A recent lawsuit against Northrop Grumman Corp. for groundwater contamination has the Massapequa Water District ensuring residents that its drinking water is safe for public consumption.
Bethpage Water District officials recently filed a federal lawsuit against Northrop Grumman Corp., claiming the company’s facilities caused “irreparable harm” by creating a toxic plume that has contaminated the groundwater, costing the district millions of dollars and threatening more than 33,000 customers in Bethpage, Old Bethpage, Farmingdale, Levittown and Plainview — while coming close to Massapequa.
Thursday, 05 December 2013 00:00
For the first time in its history, the Massapequa High School Mock Trial Team was invited to hone its skills at Harvard University’s High School Training Seminar. The seminar offers a range of basic and advanced classes that better position teams to win state and national competitions.
Participants — seniors Rebecca Girardin, Jenna Petrungaro, Christie Flanders, Cameron Wunderlin, Justin Jakubowski and juniors Selin Solen, Jeremy Wiss, Griffin Konen, Emily O’Leary, Nicole Feeley, Nicolle Dananberg, Taylor DelValle, Jillian Prystupa and Katie McMahon — called the experience, “amazing.”
Thursday, 05 December 2013 00:00
With the Nassau County title on the line, junior kicker Zach Kolodny was the most composed player on the field. With time expiring, he booted the game-winning kick to send the Farmingdale Dalers into the Long Island Championship with a 29-26 victory over the Massapequa Chiefs.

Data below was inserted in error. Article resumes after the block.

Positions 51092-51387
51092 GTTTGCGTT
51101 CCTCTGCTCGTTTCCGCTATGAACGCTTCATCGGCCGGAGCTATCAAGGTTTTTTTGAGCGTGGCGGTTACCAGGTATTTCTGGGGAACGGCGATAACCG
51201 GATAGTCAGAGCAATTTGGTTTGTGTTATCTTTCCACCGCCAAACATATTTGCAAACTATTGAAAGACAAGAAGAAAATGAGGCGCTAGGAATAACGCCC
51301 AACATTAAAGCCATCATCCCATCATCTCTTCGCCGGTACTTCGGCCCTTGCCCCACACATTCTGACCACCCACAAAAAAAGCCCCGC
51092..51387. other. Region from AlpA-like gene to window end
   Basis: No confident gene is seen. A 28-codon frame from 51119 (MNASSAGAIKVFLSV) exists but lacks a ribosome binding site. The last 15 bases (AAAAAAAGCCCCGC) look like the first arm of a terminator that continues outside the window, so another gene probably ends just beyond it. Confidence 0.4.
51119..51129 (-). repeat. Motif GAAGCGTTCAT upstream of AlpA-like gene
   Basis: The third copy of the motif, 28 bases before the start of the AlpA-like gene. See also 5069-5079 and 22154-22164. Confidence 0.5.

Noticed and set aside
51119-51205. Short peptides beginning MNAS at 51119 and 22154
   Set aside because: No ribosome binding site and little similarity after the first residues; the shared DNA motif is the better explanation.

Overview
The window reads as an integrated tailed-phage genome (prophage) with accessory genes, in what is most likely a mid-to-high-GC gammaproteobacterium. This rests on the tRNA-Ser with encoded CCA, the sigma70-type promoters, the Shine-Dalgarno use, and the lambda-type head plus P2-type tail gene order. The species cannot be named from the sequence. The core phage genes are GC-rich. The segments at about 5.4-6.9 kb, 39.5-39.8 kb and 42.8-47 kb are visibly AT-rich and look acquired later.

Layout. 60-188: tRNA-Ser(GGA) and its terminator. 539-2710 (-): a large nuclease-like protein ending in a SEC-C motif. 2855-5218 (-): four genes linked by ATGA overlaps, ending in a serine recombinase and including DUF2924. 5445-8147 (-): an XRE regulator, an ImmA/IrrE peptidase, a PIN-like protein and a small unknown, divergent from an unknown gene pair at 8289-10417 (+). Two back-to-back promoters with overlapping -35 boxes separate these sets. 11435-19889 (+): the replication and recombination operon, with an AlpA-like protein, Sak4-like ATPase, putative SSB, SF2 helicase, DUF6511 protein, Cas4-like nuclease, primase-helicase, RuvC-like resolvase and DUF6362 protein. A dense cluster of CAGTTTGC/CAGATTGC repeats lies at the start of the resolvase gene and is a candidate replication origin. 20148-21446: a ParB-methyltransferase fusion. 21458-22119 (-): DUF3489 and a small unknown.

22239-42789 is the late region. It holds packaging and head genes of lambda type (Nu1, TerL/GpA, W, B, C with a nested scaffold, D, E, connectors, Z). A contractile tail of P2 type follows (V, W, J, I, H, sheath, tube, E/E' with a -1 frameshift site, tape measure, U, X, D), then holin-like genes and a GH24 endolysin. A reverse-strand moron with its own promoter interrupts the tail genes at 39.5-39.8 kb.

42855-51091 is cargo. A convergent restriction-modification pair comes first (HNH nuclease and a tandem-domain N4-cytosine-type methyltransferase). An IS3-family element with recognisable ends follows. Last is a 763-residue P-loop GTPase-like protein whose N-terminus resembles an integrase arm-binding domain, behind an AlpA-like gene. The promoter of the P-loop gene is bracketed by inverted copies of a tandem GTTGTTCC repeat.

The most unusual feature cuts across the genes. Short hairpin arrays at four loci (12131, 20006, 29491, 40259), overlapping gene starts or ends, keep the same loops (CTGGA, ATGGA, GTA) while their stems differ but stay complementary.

“It’s a great feeling,” said Kolodny. “I was confident from the beginning that I would make the kick,” he added. “We practice this every day.”
The game featured a bevy of twists and took on a completely different feel in the fourth quarter than it did for the first three quarters.
Thursday, 28 November 2013 00:00
It was a historic day for the Chiefs as both the boys and girls varsity soccer teams capped the season with state championship titles. The win was the first state championship for the boys, who defeated Fairport, 1-0 at SUNY Cortland and the fifth for the girls, who beat North Rockland, 2-1 in Middletown, New York.
The winning goal for the boys team was scored by sophomore Dylan Nealis, who just the day before scored the winning goal in the AA state semifinal.